Introducing: The Doctor

No, not that one. THIS one:

Luke 1:1-4
Many have undertaken to draw up an account of the things that have been fulfilled among us, just as they were handed down to us by those who from the first were eyewitnesses and servants of the word. Therefore, since I myself have carefully investigated everything from the beginning, it seemed good also to me to write an orderly account for you, most excellent Theophilus, so that you may know the certainty of the things you have been taught.

A bit of a grand Greek introduction there. And who’s writing? Well he certainly doesn’t say “Hi Theo, it’s me, Luke”. But generally people agree that it was Luke who wrote this gospel. Early church testimony backs this up. What do we know about him? In Colossians Paul tells the readers that: ‘Our dear friend Luke, the doctor, and Demas, send greetings.’ (Col 4:14). And also in Philemon he passes on greetings from him (Philemon 1:24). In 2 Timothy Paul recounts how most of his friends have gone – indeed, Demas has ‘deserted me’ and ‘Only Luke is with me’ (2 Tim 4:11). We get the impression he was a loyal friend and co-worker of Paul. Acts is the sequel to this book (by the same author), and recounts many of Paul and friends’ activities. At certain points we hear the pronoun ‘we’, when we are getting Luke’s eye-view of the happenings.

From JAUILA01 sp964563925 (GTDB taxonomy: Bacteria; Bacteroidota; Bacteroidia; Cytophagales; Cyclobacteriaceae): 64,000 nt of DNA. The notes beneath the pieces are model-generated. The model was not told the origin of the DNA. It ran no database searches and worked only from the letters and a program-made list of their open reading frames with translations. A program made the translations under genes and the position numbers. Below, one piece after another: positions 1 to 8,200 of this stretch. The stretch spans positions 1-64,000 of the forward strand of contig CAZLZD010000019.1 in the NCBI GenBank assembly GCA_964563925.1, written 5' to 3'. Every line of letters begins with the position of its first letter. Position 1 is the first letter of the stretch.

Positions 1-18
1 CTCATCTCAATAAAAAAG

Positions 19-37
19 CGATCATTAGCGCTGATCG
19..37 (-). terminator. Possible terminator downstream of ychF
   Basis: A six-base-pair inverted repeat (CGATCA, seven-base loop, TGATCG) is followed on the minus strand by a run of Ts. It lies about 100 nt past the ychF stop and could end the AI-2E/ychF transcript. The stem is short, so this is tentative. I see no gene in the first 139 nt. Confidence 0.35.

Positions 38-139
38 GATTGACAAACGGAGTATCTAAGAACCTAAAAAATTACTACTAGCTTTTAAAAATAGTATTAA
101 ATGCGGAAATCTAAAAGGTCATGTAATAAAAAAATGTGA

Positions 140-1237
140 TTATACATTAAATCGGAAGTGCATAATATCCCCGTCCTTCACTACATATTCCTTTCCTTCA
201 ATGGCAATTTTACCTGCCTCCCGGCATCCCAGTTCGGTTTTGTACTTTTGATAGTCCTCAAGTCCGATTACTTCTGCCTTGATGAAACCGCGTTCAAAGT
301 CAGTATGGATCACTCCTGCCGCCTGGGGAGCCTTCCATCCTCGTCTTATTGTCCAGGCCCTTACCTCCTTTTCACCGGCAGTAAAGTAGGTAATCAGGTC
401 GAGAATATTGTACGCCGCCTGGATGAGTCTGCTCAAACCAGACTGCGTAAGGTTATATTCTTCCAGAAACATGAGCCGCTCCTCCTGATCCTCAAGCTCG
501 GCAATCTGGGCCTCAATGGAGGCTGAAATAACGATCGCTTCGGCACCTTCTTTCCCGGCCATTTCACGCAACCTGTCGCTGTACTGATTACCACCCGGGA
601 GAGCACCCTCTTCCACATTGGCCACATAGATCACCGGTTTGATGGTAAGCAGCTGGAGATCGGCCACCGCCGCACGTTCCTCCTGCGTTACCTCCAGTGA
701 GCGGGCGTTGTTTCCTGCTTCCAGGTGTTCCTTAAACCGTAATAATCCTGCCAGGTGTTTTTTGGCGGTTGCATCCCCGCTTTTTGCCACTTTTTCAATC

Back to the grand Greek introduction, and indeed this was a standard formal introduction to a letter in this culture. ‘Theophilus‘ – was he a Roman official? Possibly. Certainly the ‘most excellent’ denotes real respect.

The most important thing we can get from this is, I feel,an idea of Luke’s approach to writing. He is a detective of his time. He wants to dig deep. He wants to get the facts straight. He wants to be a reliable account, by using good sources and eye witness accounts. He wants to get it right. He’s a careful investigator and writer. He wants to tell the story of Jesus – and tell it properly.

This is the formal introduction. Something extraordinary is about to take place, however. From this grand Greek introduction we are suddenly immersed into a different culture…

The lights dip, the curtains open, and the narrator begins:

In the time of Herod, King of Judea…

And the story, the most incredible story of all, is about to begin.

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